• A niche clothing and apparel company was prepping a campaign aimed at women shoppers living in rural areas. They purchased a gender data set from a reputable provider and assumed that it would be accurate. The data provider used a proprietary name-to-gender translator to infer gender and collected this data mainly from a variety of forms like appliance warranty registrations, assorted sweepstakes, and similar fairly low-quality fare. The name-to-gender algorithm handled Mike and Nancy well; it (perhaps predictably) didn’t know what to do with Asian, South-Asian, Pacific, and other non-white ethnic group names: precisely the groups that this brand wanted to reach. The client in this case was swayed by the data provider’s claims at gender accuracy without digging deeper into the mechanics of subsets that were particularly relevant to them (and ended up wasting money). 

  • A luxury auto manufacturer wanted to target people who are highly likely to purchase a luxury vehicle in the next 45 days across 3 Northeastern states. Targeting platforms their teams had access to returned an estimated segment size in the 10s of millions: an orders of magnitude larger data set than actual auto sales (especially in a relatively small and well-defined region) would support.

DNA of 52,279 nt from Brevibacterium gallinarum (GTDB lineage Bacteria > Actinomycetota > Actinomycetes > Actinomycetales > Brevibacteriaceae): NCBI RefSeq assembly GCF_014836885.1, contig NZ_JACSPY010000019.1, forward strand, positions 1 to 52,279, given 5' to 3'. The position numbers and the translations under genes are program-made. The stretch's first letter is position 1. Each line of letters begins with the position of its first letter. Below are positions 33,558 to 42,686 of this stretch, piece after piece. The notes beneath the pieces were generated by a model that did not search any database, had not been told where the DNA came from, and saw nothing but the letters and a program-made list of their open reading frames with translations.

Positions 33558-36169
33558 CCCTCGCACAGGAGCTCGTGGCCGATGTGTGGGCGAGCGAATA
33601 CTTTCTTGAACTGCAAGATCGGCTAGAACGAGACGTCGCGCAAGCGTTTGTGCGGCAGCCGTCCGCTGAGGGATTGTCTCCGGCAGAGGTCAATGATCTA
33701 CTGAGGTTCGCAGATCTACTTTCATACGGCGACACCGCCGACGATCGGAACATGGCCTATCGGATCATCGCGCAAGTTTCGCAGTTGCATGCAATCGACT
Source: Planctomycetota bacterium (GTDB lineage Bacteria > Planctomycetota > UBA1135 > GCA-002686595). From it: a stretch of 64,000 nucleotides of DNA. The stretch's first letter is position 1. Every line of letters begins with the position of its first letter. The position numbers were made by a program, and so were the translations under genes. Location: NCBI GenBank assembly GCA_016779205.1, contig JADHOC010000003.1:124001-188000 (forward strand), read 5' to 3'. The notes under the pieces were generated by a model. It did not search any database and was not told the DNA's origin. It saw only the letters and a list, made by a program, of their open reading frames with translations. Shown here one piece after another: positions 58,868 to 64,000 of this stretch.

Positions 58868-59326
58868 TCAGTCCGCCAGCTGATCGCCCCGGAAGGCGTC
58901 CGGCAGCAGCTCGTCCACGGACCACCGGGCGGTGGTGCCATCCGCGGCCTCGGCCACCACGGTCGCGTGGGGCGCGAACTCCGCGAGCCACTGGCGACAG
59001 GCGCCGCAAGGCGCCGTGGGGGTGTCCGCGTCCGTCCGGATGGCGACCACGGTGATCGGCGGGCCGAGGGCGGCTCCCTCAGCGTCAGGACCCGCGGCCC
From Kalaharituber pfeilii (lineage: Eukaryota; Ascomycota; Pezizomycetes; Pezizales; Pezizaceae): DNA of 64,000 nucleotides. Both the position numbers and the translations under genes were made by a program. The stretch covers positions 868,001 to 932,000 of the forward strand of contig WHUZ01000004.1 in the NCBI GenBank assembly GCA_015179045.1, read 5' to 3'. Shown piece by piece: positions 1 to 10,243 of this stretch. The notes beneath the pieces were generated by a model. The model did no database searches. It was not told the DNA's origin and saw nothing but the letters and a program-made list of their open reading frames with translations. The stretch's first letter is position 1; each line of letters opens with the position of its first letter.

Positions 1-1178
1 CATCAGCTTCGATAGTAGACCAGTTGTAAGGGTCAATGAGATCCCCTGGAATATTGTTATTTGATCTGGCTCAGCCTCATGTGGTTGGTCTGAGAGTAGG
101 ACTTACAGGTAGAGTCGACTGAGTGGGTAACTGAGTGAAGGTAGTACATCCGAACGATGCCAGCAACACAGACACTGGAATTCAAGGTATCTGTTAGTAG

This takes us back to the original sin of digitally-originating third-party data: while there is at least some expectation of veracity in predominantly offline data sets, in digital data sets we have little recourse then to take someone’s word for what their data set really represents.

Any publisher can create their own interpretation of what constitutes a data point - especially for interest and intent segments. Clicked on a random article about vegan food? Congrats, you’re now a vegan (for advertising purposes)! Looked at that one Porsche while researching the trade-in value of your family’s car? You can look forward to more Porsches, Bentleys, Audis, Beemers, Range Rovers, etc in your daily internet experience (the perks of qualifying for a luxury auto intender segment).